Music Is the Best Medicine; Dementia Can Be Extremely Upsetting for Both Sufferers and Their Loved Ones, but Music Therapy Can Have Profoundly Beneficial Effects. Hannah Shaddock Finds out How It's Striking a Chord with So Many Families

Article excerpt

Byline: Hannah Shaddock

MARGARET TORRANCE often plays the piano for a rapt audience, reeling off one note-perfect tune after another without so much as a glance at a sheet of music.

She also has trouble remembering her daughter's name, does not know she has grandchildren and struggles to hold a conversation lasting longer than a few minutes.

Margaret is 81, and was diagnosed with vascular dementia four years ago. She has been in a care home since July 2010.

A talented pianist, she regularly plays for other residents on the piano which she and her husband bought in the 1950s and which her daughter, Jan, gave to the home so her mother could continue doing what she loved.

Margaret's talent is remarkable, but the fact that she remains able to play music despite suffering from advanced dementia is not.

It is well documented that the capacity to remember music - whether it's the ability to play an instrument or recite the lyrics to our favourite song - remains one of the last to leave us.

Dr Vicky Williamson, a research fellow at Goldsmith's University in London who specialises in the relationship between music and memory, explains that, in physiological terms, it is unsurprising that the two are so closely linked.

"There are very direct, close connections between the music that we like - which activate these emotion and reward sensors - and your hippocampus, which is where all your emotions are stored," she says.

She explains that even those in advanced stages of dementia are still likely to remember music learnt as a child or teenager, as memory loss tends to work backwards, eroding the most recent memories first.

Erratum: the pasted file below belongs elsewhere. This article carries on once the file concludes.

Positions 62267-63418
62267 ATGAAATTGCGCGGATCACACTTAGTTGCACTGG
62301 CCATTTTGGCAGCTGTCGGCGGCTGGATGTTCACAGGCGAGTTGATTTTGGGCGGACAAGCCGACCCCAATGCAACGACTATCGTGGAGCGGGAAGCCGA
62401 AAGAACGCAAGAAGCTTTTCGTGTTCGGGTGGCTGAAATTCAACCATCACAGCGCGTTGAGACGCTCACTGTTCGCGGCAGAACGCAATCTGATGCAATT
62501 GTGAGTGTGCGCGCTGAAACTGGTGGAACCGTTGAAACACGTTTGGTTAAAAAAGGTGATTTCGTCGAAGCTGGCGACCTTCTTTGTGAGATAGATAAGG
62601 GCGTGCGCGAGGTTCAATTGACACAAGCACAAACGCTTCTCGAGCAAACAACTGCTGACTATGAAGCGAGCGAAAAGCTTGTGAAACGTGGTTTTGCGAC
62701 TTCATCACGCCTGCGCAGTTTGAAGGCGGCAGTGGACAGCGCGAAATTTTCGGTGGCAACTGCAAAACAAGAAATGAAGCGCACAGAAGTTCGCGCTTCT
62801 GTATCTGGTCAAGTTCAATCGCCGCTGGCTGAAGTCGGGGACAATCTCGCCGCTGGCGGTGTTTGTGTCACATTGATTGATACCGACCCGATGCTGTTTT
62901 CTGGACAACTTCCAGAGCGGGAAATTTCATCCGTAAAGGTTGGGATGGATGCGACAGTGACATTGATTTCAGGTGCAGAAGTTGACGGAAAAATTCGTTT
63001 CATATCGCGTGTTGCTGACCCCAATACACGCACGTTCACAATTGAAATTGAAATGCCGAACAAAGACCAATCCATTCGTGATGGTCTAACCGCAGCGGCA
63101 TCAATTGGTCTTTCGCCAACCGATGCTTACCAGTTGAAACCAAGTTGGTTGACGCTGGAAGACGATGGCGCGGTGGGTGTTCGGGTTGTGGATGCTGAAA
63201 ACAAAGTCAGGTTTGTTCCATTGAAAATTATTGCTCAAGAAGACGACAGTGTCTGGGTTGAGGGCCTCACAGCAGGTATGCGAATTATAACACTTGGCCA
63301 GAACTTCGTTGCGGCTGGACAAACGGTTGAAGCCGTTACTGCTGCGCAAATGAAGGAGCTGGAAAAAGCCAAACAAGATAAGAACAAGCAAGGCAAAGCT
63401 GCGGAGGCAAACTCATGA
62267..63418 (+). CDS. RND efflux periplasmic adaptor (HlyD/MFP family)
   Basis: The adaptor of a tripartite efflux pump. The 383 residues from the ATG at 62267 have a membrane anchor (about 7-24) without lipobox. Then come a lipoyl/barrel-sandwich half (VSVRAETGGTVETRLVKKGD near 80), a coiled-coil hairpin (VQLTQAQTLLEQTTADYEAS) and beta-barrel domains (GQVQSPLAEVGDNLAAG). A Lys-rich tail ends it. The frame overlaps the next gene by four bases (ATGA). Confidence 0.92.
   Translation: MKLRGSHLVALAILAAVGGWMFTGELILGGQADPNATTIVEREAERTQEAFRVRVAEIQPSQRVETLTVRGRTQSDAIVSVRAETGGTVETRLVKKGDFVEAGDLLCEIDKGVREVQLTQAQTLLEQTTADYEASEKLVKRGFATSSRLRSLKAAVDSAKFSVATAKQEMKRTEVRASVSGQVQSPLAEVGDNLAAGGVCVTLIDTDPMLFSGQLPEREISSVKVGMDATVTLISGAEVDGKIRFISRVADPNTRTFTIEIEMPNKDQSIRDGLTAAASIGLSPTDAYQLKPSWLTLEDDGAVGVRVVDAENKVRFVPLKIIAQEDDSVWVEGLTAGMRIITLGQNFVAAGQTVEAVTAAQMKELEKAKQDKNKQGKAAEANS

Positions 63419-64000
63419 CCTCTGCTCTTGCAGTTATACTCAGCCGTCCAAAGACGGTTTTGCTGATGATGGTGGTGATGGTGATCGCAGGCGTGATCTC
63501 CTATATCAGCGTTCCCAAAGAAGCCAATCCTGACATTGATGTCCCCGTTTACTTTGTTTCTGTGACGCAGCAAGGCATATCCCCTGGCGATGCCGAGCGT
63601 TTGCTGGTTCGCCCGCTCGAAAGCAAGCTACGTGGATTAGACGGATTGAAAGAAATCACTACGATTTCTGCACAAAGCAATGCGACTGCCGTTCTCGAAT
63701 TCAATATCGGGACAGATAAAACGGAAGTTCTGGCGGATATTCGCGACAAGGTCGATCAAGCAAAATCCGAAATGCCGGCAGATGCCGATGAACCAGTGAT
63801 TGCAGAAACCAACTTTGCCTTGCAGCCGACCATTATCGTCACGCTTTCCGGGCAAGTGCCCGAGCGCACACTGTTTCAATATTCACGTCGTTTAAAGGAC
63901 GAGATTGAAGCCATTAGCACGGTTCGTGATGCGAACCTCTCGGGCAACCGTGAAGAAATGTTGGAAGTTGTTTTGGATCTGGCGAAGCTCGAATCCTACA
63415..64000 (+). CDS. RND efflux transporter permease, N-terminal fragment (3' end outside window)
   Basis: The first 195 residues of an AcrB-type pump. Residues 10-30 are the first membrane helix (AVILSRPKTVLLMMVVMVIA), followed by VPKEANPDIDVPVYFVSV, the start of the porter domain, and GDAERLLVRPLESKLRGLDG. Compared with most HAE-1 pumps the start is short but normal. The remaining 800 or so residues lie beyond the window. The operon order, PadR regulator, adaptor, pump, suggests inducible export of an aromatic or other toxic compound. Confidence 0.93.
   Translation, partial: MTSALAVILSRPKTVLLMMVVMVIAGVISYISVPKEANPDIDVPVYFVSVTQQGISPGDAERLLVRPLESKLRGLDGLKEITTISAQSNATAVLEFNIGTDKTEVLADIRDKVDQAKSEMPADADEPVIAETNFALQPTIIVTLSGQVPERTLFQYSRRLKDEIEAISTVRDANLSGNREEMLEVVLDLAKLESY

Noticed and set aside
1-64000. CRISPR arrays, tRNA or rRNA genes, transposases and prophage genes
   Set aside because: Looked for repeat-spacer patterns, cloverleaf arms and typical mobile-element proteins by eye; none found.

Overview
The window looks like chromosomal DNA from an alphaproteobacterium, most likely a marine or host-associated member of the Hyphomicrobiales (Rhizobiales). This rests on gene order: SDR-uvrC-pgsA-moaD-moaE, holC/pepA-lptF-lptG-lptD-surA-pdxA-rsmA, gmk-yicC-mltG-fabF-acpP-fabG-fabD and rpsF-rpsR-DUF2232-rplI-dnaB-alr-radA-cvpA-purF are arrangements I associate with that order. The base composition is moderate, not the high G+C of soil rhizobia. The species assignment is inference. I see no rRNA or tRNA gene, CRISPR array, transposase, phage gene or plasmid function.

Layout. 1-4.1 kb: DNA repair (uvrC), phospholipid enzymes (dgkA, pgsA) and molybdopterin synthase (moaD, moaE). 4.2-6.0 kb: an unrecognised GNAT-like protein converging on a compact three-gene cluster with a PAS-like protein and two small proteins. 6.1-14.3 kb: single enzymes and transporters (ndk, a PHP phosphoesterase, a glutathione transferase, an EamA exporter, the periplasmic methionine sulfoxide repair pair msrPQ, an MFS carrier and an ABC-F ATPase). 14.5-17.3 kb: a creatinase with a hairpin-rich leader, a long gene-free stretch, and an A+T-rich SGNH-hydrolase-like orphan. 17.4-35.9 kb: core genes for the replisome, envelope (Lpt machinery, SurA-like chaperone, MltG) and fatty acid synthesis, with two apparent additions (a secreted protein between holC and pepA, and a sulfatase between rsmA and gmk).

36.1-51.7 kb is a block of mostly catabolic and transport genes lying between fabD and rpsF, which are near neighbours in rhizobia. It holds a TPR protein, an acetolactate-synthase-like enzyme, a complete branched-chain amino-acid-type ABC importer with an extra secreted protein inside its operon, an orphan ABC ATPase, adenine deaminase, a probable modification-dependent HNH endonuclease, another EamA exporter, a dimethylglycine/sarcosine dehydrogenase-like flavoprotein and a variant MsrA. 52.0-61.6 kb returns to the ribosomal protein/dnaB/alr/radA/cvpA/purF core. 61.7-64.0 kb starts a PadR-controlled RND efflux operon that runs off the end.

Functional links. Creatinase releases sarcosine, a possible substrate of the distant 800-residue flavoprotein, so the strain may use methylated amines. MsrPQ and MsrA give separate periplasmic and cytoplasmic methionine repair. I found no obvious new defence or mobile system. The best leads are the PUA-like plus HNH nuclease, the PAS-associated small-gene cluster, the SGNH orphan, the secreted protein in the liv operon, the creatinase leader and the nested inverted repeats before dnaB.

As a result of the strong relationship between music and memory, singing, playing an instrument or just hearing a familiar tune can all have a therapeutic effect on dementia sufferers.

For Margaret, music is a way of managing her condition, calming her when she becomes distressed or disoriented.

"There were times when Mum was very anxious to get out of the home," says her daughter Jan.

"She thinks a lot about her mum and dad and talks about them all the time, and has spells where she's very unsettled and wants to get out. The piano is a way of diverting her. It really helps."

With a growing elderly population, dementia is a particular concern in the UK, where a person is diagnosed with dementia every 3.2 minutes. It affects well over a million people: 800,000 sufferers and their 670,000 carers.

The condition also costs the UK billions every year - twice as much as cancer - but spending on dementia is only a fraction of the millions ploughed into cancer research, according to figures released in 2010.

There are two main kinds of dementia: vascular dementia, which is caused by problems with the blood supply to the brain, and Alzheimer's disease, which is the most common form.

However, "dementia" technically describes a set of symptoms - including memory loss, difficulty communicating and reasoning, and dramatic mood swings - and so can also be part of other neurological conditions such as Huntington's disease and Parkinson's disease.

Last year Prime Minister David Cameron launched a campaign to improve public understanding of dementia, as early symptoms are often dismissed as a "normal" part of ageing.

There's currently no cure and, when dementia is diagnosed, nobody can tell you precisely how things will progress. While one person may be lucid for several years before beginning to deteriorate, another may be in a care home within months.

Music is a key It can be extremely difficult to live with, and one of the cruellest aspects of the disease is memory loss. …


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